United States President Donald Trump attends a medal ceremony in the Oval Office of the White House in Washington on December 3, 2020.
Jonathan Ernst | Reuters
The Supreme Court on Tuesday rejected efforts by Republicans to undo President-elect Joe Biden’s victory in Pennsylvania.
The Supreme Court rejected a petition from Trump’s ally US Rep. Mike Kelly, a Pennsylvania Republican, who argued that virtually all of the state’s postal ballot papers were illegal.
The move completes one of President Donald Trump’s last remaining avenues to dismiss the 2020 election results in court, although some far-fetched legal cases are still pending.
The decision was announced in an order with no identified disagreement, as is typical of cases treated in an emergency.
The entire order of the court read: “The injunction motion has been submitted to the judiciary [Samuel] Alito and referred to the court by him is refused. “
Trump has refused to allow Biden, even though the Democratic former vice president is expected to win 306 votes in the electoral college, 36 more than the 270 he needed to win.
Trump had suggested throughout the campaign and after his defeat that the Supreme Court would ultimately rule on the outcome of the race, even though the court has shown no willingness to intervene.
Three members of the bank’s nine judges are Trump candidates, including Judge Amy Coney Barrett, who was ratified by the GOP-controlled Senate a few days before the November 3 election.
Kelly’s lawsuit alleged that state law violated the Pennsylvania Constitution by providing for absentee absentee voting. Together with other Conservatives, he asked the Supreme Court to annul the state certification by the Democratic Governor Tom Wolf.
Pennsylvania attorneys told the court that Kelly’s motion called for “the most dramatic and disruptive incantations of justice in republic history.”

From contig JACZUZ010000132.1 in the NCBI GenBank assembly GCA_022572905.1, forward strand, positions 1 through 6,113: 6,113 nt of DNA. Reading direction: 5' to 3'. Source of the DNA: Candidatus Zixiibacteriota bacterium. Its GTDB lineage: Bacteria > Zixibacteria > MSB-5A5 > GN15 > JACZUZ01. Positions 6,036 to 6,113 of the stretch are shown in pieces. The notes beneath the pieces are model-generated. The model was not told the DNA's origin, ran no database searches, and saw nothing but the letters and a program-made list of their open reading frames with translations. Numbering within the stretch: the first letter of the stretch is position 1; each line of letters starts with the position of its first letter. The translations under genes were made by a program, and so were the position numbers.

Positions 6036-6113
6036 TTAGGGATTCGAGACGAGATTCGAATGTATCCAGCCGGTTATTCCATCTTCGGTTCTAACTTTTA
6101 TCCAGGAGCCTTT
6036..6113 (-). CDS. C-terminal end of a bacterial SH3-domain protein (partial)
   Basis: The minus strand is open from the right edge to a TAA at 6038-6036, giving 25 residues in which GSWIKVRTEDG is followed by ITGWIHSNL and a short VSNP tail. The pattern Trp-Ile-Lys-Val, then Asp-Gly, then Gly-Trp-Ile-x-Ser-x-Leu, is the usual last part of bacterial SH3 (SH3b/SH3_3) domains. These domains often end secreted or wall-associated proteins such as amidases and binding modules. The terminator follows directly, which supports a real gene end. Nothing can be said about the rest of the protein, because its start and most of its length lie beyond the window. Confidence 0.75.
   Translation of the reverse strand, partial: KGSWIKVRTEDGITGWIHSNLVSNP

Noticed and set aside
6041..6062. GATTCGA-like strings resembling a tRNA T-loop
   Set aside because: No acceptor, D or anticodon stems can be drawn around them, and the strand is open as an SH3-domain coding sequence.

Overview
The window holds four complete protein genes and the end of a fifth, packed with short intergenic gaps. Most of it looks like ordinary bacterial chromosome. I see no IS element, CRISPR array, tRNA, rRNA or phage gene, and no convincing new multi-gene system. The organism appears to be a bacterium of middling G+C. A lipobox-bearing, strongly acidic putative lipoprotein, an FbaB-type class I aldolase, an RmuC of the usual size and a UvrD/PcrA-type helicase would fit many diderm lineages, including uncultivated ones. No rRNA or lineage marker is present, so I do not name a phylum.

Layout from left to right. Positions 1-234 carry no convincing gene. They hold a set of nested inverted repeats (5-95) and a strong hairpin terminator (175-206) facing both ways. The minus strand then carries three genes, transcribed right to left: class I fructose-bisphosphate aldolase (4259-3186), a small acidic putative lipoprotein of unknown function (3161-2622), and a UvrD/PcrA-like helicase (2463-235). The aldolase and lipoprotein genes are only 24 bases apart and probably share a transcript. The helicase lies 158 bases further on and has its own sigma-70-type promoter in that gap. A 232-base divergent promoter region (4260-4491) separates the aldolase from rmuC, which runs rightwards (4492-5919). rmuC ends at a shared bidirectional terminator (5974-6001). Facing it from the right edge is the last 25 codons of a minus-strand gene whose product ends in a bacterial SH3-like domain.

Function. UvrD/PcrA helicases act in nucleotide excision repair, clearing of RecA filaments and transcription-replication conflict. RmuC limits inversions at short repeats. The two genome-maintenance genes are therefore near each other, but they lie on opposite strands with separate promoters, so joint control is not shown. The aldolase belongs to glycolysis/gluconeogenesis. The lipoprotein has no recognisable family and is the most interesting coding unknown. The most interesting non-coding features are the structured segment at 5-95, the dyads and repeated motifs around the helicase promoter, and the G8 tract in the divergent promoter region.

“No court has ever passed an order to suspend a governor’s confirmation of presidential election results,” they wrote.
The lower courts sided with the state, arguing that Kelly had waited too long to take up the challenge. Pennsylvania law, known as Act 77, was passed in October 2019. Kelly didn’t bring the lawsuit until 13 months later after the November 3rd election.
Pennsylvania attorney general Josh Shapiro said in a statement posted on Twitter after the Supreme Court order was published that “laws matter”.
Shapiro also landed an argument with Senator Ted Cruz, R-Texas, who said Monday if the judges approve a review of the case, “I will be ready to go to the hearing.”
“I think we just have to imagine how that would have gone,” Shapiro tweeted.
The lawsuit is among dozens filed by Conservatives across the country to overturn the presidential election results. Overall, the lawsuits have failed, many dismissed or withdrawn, and none affected a significant number of votes.
Trump seemed slowly to recognize his vanishingly slender legal path forward. Last month, in his first full post-election interview on Fox News, he said, “Well, the problem is that getting to the Supreme Court is difficult.”
However, on the previous Tuesday, Trump had raised hope.
At a Covid vaccination summit in the White House, Trump asked if “anyone has the guts, whether this is a legislature or a legislature, or whether it is a Supreme Court Justice or a line of Supreme Court judges … to do What everyone in this country knows is right. “
One final try before the judges was announced Tuesday morning from Texas.
Attorney General Ken Paxton filed an unusual lawsuit stating that the results in Pennsylvania and three other states that Biden won – Georgia, Wisconsin and Michigan – should be scrapped.
Paxton wrote on the file that states had “amended voting rules through executive or friendship suits, thereby weakening electoral integrity” and that “college votes cast by those” presidential electors appointed in those states “cannot be counted”.
Legal experts dismissed the unprecedented case as unlikely to gain momentum in the Supreme Court. Paul Smith, a professor at Georgetown University Law Center, said the arguments in the lawsuit were “insane.”
A Kelly spokesman did not immediately return a request for comment.